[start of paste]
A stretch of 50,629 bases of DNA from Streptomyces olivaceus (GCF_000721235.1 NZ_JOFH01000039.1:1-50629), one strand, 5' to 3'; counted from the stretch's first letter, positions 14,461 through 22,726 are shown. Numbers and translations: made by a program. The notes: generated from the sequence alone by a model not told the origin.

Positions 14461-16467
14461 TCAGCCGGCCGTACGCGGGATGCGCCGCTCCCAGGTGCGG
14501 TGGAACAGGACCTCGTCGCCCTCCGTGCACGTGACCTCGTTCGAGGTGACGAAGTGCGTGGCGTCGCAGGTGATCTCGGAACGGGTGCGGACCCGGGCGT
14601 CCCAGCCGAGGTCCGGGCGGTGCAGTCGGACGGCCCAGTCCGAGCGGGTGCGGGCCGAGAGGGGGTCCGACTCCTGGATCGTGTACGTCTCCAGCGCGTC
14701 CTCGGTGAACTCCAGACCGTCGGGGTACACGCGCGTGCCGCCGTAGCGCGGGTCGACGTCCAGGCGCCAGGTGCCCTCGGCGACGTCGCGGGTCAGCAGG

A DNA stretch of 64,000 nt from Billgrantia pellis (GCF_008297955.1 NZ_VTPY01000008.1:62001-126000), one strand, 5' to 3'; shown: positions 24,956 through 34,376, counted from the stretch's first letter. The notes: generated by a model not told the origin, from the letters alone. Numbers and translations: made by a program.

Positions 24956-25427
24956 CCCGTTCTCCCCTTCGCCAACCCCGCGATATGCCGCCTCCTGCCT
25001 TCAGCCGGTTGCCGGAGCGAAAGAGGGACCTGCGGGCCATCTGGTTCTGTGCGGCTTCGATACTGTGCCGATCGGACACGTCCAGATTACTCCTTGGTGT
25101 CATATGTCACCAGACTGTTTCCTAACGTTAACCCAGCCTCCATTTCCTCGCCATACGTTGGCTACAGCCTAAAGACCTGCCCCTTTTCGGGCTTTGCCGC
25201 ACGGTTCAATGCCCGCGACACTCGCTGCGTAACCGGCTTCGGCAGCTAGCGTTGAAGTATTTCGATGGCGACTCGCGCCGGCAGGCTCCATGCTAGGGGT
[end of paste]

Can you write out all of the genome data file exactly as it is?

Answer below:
A stretch of 50,629 bases of DNA from Streptomyces olivaceus (GCF_000721235.1 NZ_JOFH01000039.1:1-50629), one strand, 5' to 3'; counted from the stretch's first letter, positions 14,461 through 22,726 are shown. Numbers and translations: made by a program. The notes: generated from the sequence alone by a model not told the origin.

Positions 14461-16467
14461 TCAGCCGGCCGTACGCGGGATGCGCCGCTCCCAGGTGCGG
14501 TGGAACAGGACCTCGTCGCCCTCCGTGCACGTGACCTCGTTCGAGGTGACGAAGTGCGTGGCGTCGCAGGTGATCTCGGAACGGGTGCGGACCCGGGCGT
14601 CCCAGCCGAGGTCCGGGCGGTGCAGTCGGACGGCCCAGTCCGAGCGGGTGCGGGCCGAGAGGGGGTCCGACTCCTGGATCGTGTACGTCTCCAGCGCGTC
14701 CTCGGTGAACTCCAGACCGTCGGGGTACACGCGCGTGCCGCCGTAGCGCGGGTCGACGTCCAGGCGCCAGGTGCCCTCGGCGACGTCGCGGGTCAGCAGG

A DNA stretch of 64,000 nt from Billgrantia pellis (GCF_008297955.1 NZ_VTPY01000008.1:62001-126000), one strand, 5' to 3'; shown: positions 24,956 through 34,376, counted from the stretch's first letter. The notes: generated by a model not told the origin, from the letters alone. Numbers and translations: made by a program.

Positions 24956-25427
24956 CCCGTTCTCCCCTTCGCCAACCCCGCGATATGCCGCCTCCTGCCT
25001 TCAGCCGGTTGCCGGAGCGAAAGAGGGACCTGCGGGCCATCTGGTTCTGTGCGGCTTCGATACTGTGCCGATCGGACACGTCCAGATTACTCCTTGGTGT
25101 CATATGTCACCAGACTGTTTCCTAACGTTAACCCAGCCTCCATTTCCTCGCCATACGTTGGCTACAGCCTAAAGACCTGCCCCTTTTCGGGCTTTGCCGC
25201 ACGGTTCAATGCCCGCGACACTCGCTGCGTAACCGGCTTCGGCAGCTAGCGTTGAAGTATTTCGATGGCGACTCGCGCCGGCAGGCTCCATGCTAGGGGT